In some cases, the increased moisture levels can result in an infestation of wet rot and/or dry rot, particularly in the sub-floor and basement area if the property has one. The presence of this will likely come with a musky, damp smell originating from humid areas of the building, especially those with little to no ventilation. To safeguard against this, it is recommended that properties are inspected by a professional damp-proofing team, such as Garratt’s Damp & Timber. Experts who will diagnose the problem and recommend any repair work, as well as discussing the potential for basement tanking to reduce the risks of damp causing damage to the property.

Bridged DPC

In the case of a bridged DPC, the effects are much the same as having no DPC at all. This is because, even though the DPC itself may be perfectly fine, the moisture has a bypass and can enter the property over the DPC. This happens when the external ground level, such as any adjoining garden, patio or driveway, has raised above the DPC. This can happen over many years and is again an issue mostly found in older buildings.

When the DPC is below ground level, there is nothing to stop moisture in the ground rising up through the walls of the property. If the DPC is in good condition and does not require any maintenance, the rising damp issue can be rectified without any actual work inside of the property. Lowering external ground levels adjoining the property should fix the issue as the DPC will no longer be bridged and, thus, moisture must penetrate the barrier to rise through the brickwork, however, ground salts may have already contaminated the internal plaster. The salts that rising damp presents are hygroscopic, they will remain in the plaster and continue to absorb internal water vapour.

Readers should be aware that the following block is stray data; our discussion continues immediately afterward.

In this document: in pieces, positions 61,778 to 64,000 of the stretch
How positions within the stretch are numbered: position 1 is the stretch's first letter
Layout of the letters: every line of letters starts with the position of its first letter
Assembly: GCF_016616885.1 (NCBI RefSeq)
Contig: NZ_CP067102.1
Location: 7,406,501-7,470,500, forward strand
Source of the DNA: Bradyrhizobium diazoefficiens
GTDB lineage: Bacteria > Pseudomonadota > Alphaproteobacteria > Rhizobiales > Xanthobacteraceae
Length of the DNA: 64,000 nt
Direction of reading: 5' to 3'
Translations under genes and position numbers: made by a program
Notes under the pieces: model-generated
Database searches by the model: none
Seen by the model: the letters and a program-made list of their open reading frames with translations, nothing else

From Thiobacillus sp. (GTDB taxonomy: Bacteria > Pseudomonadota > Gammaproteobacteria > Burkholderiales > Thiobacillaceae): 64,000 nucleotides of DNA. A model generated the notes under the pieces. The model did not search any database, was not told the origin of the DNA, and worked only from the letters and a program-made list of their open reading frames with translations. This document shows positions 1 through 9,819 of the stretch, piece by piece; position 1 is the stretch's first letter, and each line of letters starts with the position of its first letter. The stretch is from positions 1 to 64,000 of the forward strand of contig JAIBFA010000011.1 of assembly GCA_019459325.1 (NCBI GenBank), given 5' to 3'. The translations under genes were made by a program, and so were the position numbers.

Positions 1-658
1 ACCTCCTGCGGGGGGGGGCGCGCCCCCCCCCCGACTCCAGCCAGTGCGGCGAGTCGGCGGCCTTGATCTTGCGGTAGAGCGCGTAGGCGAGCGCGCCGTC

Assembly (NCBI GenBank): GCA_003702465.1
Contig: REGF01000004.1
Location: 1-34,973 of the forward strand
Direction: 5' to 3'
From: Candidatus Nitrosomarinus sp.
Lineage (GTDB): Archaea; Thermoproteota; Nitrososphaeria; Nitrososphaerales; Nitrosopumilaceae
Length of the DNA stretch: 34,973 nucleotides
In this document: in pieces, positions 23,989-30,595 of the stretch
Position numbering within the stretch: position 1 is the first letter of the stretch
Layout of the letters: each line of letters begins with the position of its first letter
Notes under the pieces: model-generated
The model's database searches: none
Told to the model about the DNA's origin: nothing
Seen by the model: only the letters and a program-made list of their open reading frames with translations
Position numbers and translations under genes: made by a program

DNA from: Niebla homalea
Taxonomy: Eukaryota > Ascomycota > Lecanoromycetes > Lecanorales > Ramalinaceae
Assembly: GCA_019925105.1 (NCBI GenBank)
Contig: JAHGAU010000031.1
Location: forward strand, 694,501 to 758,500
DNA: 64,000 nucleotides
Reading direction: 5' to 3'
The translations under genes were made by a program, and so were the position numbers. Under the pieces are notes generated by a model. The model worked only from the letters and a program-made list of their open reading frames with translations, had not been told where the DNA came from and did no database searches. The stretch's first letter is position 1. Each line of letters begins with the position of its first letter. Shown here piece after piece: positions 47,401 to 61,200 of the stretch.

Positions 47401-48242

Rising Damp Confused for Condensation

Often, rising damp is confused for damp which has been caused by condensation. This misdiagnosis can result in terrible damage the longer the true cause of the damp is left untreated. The main difference between the two types of damp is that whereas condensation will see black mould spores form on the affected surface, a sign of rising damp is a tide mark at the edge of where the moisture rises.

This is where the idea of rising damp being a myth originates from, because of cases where supposed experts surveying a property cannot correctly identify the difference between the two. It is dangerous to disregard the risk of rising damp as doing so puts the structure of the building, and all of those that are inside of it, at unnecessary risk of danger.


While the location of the property itself will not be the cause of rising damp, increased levels of moisture certainly can be. If the geographical location of the property commonly sees higher than average level of rainfall, this can be a contributing factor as there will be more moisture in the ground. The same can also be said for properties located close to the coastline or near a river, as these areas will be most susceptible to floods.

How Garratt’s Damp & Timber Can Help

If you suspect a rising damp problem in your property and want to know what the cause of it is, make sure to give the Garratt’s Damp & Timber team a call today. We will arrange for a survey where we will offer a diagnosis and a no-obligation quotation on the work that would be required to fix your damp problem.

For more information, please get in touch with us today on 0208 535 7536 or send us a message via our contact page. A member of our team will respond to your query as soon as possible.